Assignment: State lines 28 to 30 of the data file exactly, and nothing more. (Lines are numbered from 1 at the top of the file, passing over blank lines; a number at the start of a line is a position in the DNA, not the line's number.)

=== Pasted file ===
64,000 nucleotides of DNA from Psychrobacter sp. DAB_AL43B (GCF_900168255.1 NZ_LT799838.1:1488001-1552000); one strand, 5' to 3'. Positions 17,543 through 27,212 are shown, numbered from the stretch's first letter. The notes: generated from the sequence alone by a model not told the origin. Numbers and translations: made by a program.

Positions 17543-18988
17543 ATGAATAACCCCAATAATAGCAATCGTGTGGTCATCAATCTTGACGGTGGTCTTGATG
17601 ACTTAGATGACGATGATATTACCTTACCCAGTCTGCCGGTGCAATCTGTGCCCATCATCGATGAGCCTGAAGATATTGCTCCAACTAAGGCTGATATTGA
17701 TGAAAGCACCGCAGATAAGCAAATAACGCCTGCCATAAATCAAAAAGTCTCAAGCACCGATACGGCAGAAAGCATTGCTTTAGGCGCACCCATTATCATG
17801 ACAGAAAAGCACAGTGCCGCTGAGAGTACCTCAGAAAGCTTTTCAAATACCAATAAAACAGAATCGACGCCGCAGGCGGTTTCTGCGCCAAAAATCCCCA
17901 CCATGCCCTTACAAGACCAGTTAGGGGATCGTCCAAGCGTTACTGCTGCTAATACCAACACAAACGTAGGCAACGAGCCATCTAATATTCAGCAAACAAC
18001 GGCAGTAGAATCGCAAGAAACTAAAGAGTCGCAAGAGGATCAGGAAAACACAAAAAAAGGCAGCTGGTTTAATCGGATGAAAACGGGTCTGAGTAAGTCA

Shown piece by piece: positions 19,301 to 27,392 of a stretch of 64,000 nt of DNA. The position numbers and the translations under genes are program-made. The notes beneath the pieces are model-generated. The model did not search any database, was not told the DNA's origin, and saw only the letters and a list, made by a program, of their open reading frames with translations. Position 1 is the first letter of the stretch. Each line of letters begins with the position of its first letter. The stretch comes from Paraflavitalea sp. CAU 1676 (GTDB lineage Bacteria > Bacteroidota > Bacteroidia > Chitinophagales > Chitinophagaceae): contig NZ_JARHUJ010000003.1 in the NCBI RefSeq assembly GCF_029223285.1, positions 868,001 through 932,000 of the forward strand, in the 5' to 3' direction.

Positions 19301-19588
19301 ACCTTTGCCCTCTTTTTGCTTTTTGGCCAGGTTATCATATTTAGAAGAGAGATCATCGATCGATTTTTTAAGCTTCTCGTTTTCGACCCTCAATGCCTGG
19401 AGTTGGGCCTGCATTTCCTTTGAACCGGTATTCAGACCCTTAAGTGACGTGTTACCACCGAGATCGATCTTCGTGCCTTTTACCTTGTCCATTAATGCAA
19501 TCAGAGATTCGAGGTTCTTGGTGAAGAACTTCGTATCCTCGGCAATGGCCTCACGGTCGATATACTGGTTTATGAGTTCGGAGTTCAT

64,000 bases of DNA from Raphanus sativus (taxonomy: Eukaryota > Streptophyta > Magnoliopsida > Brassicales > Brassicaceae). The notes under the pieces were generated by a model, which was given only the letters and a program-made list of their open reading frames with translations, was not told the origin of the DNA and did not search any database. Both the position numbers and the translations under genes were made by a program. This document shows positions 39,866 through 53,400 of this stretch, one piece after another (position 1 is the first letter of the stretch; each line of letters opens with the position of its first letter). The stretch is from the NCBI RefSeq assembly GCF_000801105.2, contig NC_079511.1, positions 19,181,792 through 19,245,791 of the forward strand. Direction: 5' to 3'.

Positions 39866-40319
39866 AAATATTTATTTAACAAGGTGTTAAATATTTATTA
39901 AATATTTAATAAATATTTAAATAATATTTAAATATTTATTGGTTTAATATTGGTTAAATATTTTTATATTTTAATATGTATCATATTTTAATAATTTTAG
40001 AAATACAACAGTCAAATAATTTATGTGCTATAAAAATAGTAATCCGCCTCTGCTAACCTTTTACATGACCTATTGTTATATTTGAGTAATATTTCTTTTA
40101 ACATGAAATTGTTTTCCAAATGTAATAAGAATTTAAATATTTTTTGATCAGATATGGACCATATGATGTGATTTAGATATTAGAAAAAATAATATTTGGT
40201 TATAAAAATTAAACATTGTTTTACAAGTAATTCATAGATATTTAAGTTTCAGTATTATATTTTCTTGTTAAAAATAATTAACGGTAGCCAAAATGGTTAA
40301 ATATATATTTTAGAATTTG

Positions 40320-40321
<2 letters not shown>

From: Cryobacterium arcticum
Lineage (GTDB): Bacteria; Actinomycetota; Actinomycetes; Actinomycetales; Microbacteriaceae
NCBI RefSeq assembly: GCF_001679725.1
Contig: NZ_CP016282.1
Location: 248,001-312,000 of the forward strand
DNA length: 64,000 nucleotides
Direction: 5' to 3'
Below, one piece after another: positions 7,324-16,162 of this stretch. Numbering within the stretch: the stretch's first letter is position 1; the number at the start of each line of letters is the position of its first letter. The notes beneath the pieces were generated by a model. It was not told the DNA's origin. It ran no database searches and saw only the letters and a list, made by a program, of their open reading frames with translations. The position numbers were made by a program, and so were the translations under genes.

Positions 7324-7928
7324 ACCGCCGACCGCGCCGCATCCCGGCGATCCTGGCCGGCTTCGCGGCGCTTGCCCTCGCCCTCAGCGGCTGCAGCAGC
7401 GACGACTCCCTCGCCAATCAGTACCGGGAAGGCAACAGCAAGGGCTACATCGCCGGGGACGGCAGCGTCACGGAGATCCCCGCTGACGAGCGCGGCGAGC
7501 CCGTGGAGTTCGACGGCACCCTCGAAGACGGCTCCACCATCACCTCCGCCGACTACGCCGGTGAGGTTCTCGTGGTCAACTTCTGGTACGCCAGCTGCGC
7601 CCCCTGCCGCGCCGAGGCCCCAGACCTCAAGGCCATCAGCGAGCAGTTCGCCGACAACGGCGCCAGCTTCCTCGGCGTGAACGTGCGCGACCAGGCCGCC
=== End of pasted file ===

Location: 248,001-312,000 of the forward strand
DNA length: 64,000 nucleotides
Direction: 5' to 3'